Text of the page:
“We’re very excited because it’s the debut of this woman’s program and she’s a wonderful actress and we always love reenactments and living history,” said Annie Murphy, executive director of the Framingham History Center.

Murphy said people are always impressed to learn that McAuliffe, whose maiden name is Corrigan, grew up in Framingham and attended local schools.

“We’re all going to learn a lot more about who she was through this program, her teaching methods and her spirit,” Murphy said. “She went to Framingham State, she went to Marian, her mom is still in town, so deep roots in Framingham.”

The performance starts at 2:30 p.m. in the hall at 2 Oak St., Framingham. The snow date is March 20.

Kalaora, of History at Play, is known for taking on many roles, including 19th century women’s rights activist Lucy Stone at a recent performance at the Ashland Historical Society.

Murphy said she hopes for a large audience to hear McAuliffe’s story.

“It’s a great opportunity for kids to come and see this teacher and what she was hoping to accomplish with her mission,” Murphy said.

McAuliffe, who lived in Concord, N.H., was a schoolteacher. She was selected out of 11,000 applicants to participate in NASA’s Teacher in Space Project. After completing months of training, she died when the Challenger shuttle exploded shortly after liftoff on Jan. 28, 1986.

Murphy said Kalaora’s performance will be educational for teachers, parents and kids. It is suitable for children 9 and up.

She said the tribute coincides with the opening of the town’s new Christa McAuliffe branch library on Water Street in Nobscot.

Tickets for the performance are $5 for Framingham History Center members, $10 for nonmembers and $5 for children ages 9 to 15.

Reservations are required. For more information, visit www.framinghamhistory.org.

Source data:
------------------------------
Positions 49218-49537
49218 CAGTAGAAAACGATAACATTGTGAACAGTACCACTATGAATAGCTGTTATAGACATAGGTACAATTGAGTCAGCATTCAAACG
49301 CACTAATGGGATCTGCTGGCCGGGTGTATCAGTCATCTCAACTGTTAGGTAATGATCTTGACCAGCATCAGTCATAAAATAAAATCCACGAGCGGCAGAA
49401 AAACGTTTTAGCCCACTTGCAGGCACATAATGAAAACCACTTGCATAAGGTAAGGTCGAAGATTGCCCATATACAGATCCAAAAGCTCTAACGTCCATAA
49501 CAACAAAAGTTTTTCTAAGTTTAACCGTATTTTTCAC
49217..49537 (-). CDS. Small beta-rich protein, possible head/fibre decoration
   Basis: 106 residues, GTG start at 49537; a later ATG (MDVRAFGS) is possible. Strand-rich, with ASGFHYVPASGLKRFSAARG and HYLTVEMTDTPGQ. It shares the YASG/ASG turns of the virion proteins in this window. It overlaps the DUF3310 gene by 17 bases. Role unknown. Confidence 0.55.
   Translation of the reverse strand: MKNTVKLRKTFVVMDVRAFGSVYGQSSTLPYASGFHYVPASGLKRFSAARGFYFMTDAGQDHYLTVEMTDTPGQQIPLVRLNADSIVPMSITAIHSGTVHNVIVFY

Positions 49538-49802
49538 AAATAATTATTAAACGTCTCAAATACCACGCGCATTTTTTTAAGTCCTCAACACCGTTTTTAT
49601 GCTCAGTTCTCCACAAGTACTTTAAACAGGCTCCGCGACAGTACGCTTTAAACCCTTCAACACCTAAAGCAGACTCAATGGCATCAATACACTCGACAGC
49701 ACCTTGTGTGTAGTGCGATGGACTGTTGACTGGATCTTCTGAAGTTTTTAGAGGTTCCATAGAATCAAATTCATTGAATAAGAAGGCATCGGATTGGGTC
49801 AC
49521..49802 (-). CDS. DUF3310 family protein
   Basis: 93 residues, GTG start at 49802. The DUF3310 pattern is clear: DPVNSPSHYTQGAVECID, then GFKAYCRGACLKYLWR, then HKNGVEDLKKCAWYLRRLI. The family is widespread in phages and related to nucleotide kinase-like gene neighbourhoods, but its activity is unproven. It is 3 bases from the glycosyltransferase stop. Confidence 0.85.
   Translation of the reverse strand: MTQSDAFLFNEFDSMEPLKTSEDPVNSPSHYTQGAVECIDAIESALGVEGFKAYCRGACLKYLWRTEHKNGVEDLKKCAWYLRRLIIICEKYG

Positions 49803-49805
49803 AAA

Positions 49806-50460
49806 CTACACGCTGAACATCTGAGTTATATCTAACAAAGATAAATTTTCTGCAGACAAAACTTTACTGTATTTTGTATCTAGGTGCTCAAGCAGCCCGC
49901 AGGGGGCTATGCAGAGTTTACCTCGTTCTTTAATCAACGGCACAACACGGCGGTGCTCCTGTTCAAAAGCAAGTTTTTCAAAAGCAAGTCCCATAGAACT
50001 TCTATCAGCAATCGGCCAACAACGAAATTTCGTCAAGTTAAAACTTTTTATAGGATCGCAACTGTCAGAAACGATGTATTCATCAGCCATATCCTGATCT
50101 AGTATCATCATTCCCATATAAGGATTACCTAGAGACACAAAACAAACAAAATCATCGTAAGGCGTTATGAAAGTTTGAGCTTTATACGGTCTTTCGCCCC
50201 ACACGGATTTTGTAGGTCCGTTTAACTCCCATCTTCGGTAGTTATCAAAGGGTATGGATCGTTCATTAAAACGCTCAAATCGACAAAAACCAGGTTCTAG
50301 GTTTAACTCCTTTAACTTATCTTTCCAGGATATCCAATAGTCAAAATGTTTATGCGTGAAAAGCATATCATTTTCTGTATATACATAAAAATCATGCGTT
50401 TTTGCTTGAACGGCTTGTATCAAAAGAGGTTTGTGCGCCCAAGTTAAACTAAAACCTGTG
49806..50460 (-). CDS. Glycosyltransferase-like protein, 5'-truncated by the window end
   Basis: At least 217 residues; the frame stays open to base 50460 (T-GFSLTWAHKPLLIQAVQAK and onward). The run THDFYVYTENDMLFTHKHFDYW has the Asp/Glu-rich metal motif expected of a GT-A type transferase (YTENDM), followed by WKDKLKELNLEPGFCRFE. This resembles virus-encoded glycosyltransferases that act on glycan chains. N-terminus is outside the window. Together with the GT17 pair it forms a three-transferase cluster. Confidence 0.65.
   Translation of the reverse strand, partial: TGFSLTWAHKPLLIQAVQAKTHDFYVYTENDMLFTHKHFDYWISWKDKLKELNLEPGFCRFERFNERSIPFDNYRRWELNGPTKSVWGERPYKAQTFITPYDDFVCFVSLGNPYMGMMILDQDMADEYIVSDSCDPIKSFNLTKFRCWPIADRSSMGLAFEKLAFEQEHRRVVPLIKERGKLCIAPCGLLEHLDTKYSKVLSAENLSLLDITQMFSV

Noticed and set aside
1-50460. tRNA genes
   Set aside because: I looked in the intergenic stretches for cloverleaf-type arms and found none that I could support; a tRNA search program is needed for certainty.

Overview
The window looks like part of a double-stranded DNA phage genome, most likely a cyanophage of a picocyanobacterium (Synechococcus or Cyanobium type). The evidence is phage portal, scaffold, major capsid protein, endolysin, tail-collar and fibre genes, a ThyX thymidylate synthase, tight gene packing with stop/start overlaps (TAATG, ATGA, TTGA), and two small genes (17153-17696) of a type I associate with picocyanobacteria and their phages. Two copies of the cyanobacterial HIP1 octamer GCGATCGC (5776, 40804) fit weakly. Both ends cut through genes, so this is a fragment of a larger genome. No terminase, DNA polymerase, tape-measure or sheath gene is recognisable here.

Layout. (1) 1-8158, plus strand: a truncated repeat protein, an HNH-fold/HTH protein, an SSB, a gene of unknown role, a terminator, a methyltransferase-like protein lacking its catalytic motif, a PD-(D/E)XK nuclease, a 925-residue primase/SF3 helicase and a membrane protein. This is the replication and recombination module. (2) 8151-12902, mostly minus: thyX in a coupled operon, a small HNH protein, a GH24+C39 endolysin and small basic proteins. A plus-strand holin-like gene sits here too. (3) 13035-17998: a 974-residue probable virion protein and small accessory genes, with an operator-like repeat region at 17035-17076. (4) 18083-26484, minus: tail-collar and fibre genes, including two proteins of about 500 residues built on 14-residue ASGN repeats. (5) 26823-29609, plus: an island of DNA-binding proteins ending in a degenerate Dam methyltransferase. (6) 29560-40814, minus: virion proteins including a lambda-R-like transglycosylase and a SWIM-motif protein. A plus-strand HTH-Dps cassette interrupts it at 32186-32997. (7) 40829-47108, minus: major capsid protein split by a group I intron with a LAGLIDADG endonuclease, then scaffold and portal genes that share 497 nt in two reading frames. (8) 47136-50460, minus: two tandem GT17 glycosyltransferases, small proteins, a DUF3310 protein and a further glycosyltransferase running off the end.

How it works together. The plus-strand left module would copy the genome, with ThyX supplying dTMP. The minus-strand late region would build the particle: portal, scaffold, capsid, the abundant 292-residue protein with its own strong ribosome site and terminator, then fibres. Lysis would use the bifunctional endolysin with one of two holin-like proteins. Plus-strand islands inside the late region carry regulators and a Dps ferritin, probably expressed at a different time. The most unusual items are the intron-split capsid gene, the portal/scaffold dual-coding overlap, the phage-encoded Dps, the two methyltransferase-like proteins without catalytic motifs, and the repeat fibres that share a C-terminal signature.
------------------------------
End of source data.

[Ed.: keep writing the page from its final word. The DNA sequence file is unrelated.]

Danielle Ameden can be reached at 508-626-4416 or dameden@wickedlocal.com. Follow her on Twitter @damedenMW.


MetroFest coming to Framingham June 25

By Danielle Ameden
Daily News Staff

Posted Feb. 26, 2016 at 11:01 PM

MetroFest will be back at Bowditch Field in Framingham for the third year in a row, but in the summer, instead of fall.

The arts, music and food truck festival, MetroWest Visitors Bureau’s signature event, will take place Saturday, June 25, from 11 a.m. to 5 p.m. Executive Director Susan Nicholl announced the date to a crowd of 200 people Friday at the bureau’s 5th annual breakfast at DoubleTree by Hilton Hotel in Westborough.

Area lawmakers and representatives from businesses and cultural attractions throughout the region came together to celebrate gains the bureau has made with its MetroFest and work to promote all that MetroWest has to offer.

According to Nicholl and state Sen. Karen Spilka, the effort has paid off as visitors to MetroWest pumped $931 million in direct spending into the local economy in 2014.

“One billion in revenue, that’s amazing,” said bureau board member Richard Tomanek, general manager at Embassy Suites in Marlborough.

Tomanek said it’s yeomen’s work that Nicholl and the regional tourism council are doing to draw visitors here and encourage them to open their wallets.

Spilka, D-Ashland, told the crowd that revenue tourists generate is a “bright spot in our financial forecast” and provides a boost to cities and towns.

State Sen. Jamie Eldridge, D-Acton, MetroWest Regional Transit Authority Administrator Ed Carr, Massachusetts Special Olympics athlete Beth Donahue and others joined Spilka in highlighting the importance of the four-year-old visitors bureau.

In this global economy era, Eric Morse, senior vice president of Needham Bank, said it’s vital for people who live in MetroWest to also spend their money here.

He said his community bank is an example of the “power of localization.”

“We see local bakeries, we see local restaurants, local hardware stores, local hospitals, all flourishing,” he said. “We see the power of shopping locally, the power of localization.”

The breakfast gave Kenneth Rendell a chance to tell the crowd about his Museum of World War II in Natick.

Donahue, 25, an athlete leader and global messenger for Special Olympics, shared that the organization, which has its Massachusetts headquarters in Marlborough, will host the state’s Special Olympics Tournament of Champions in the city this August.

More than 1,500 athletes will come from all over Massachusetts to compete in bocce, golf, softball and cycling, providing a mini-boon for the region’s economy, she said.